Pomiechówek – Fort III


Between 1883 and 1888, this fort was built as part of a larger defensive citadel around Modlin about two miles north of Warsaw. During the first world war, the fort was captured by the Germans but was recaptured by Poland in 1918. In 1920 it came to be used as a detention camp for Russian prisoners of war taken by the poles during the polish-russian war (1919-1921). In september 1939 the fort was defended by polish forces but at the end of the month was forced to surrender to the superpower german armed forces.In 1940, the germans began to use the fort to arrest all possible opponents of the nazis. In 1941, until the Germans closed the prison in July 1944, the Gestapo controlled the prison. The officers of the prison could not be determined.

What is known is that between 1943 and July 1944 SS-Obersturmführer Jerzy Scherfer was commandant. Who or what his predecessor is not known. The reason for this is that all the documents brought by the Germans were destroyed. For the same reason, it is difficult to establish how many prisoners ended up and/or were murdered in prison or deported to other places. An estimated 100,000 prisoners were imprisoned, including about 10,000 Jews murdered in the camp. A total of 65,000 prisoners were killed in prison. The majority of prisoners killed in the camp were shot at the fort walls and buried within the fort’s confines. But prisoners were also made about life through, among other things, hanging and abuse. Jewish prisoners were forced to. working to transport water to the camp and in January 1944, about twenty Jewish prisoners were forced to dig up the corpses of prisoners murdered and cremate the corpses on open fires. The soviet army re-introduced the fort in January 1945.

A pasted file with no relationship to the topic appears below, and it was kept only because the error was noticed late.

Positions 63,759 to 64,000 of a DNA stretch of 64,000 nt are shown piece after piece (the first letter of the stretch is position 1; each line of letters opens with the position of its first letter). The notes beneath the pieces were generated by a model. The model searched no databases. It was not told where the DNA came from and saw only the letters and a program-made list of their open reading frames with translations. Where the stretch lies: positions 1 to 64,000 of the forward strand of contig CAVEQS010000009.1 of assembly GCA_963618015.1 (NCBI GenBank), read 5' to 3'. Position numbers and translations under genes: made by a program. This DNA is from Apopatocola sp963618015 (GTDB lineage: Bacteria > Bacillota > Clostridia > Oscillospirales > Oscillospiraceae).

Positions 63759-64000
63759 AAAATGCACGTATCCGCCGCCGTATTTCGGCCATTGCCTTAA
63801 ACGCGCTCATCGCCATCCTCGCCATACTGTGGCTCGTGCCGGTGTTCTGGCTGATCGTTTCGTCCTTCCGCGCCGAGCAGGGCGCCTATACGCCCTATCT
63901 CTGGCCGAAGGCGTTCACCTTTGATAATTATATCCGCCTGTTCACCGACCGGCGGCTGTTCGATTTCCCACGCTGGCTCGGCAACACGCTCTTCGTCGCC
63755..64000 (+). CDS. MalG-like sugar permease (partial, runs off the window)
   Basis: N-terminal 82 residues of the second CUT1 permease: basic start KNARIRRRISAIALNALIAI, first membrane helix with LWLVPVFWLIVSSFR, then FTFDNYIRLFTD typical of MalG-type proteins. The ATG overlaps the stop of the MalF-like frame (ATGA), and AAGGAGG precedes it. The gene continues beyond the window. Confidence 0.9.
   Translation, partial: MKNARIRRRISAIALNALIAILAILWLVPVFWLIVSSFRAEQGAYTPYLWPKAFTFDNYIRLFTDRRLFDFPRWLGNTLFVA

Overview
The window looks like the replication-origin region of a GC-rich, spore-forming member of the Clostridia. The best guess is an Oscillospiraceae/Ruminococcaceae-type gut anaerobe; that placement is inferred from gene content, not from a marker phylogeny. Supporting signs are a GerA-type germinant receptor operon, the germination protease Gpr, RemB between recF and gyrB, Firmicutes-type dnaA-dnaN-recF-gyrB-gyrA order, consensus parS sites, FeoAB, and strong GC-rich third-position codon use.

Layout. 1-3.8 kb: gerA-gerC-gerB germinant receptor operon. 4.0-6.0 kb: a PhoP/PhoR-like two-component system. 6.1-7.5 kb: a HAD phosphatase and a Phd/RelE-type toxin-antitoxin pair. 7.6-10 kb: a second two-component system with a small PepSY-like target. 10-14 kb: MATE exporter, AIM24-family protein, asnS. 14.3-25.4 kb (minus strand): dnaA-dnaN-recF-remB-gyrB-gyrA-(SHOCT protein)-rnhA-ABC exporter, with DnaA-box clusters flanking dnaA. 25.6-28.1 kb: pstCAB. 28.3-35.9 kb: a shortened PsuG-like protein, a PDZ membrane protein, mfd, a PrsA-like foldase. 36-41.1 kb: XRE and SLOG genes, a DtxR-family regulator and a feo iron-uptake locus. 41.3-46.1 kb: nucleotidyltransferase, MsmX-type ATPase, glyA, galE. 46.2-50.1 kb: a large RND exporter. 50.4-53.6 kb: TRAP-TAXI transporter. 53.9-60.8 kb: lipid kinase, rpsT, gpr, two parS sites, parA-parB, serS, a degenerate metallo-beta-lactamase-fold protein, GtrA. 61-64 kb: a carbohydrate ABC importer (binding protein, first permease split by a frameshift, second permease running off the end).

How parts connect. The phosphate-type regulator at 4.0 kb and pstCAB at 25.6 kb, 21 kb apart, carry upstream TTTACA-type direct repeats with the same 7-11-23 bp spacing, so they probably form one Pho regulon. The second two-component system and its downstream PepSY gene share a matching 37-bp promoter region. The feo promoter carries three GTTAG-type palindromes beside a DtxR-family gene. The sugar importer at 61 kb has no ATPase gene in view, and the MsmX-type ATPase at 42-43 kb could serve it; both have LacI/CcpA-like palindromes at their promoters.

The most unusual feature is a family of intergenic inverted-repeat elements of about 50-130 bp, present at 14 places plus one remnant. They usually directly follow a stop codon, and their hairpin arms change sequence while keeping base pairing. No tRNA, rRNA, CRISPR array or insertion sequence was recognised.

Current status: Preserved with information board (2012).

Location: 52°28'07.9"N 20°43'30.3"E

Get there: Car.

My comment:

Between 1952 and 2006, the Polish army used the fort as a storage room for ammunition. Since 2006, the fort has been abandoned but is cordoned off and can only be visited if you contact an organization called Modlin Twierdza. An organization that takes care of all the forts in the area. The monument and the information board are located just outside the barriers. There are ambitions that the fort will become a museum, but as so often it is an economic issue. The fort is still relatively intact and preserved, although the vegetation is palpable. The traces of the Nazi crimes remain in the form of marks in the walls where the prisoners were shot and on the former. the cemetery contains some thirty crosses with the names of some of those who were murdered in the fort. The English literature on the fort is inadequate but there is a detailed book in polish, but as long as it is not translated into english, the knowledge and knowledge of the fort in western circles will be limited.

Follow up in books: Kogon, Eugen: The Theory and Practice of Hell: The German Concentration Camps and the System Behind Them (2006).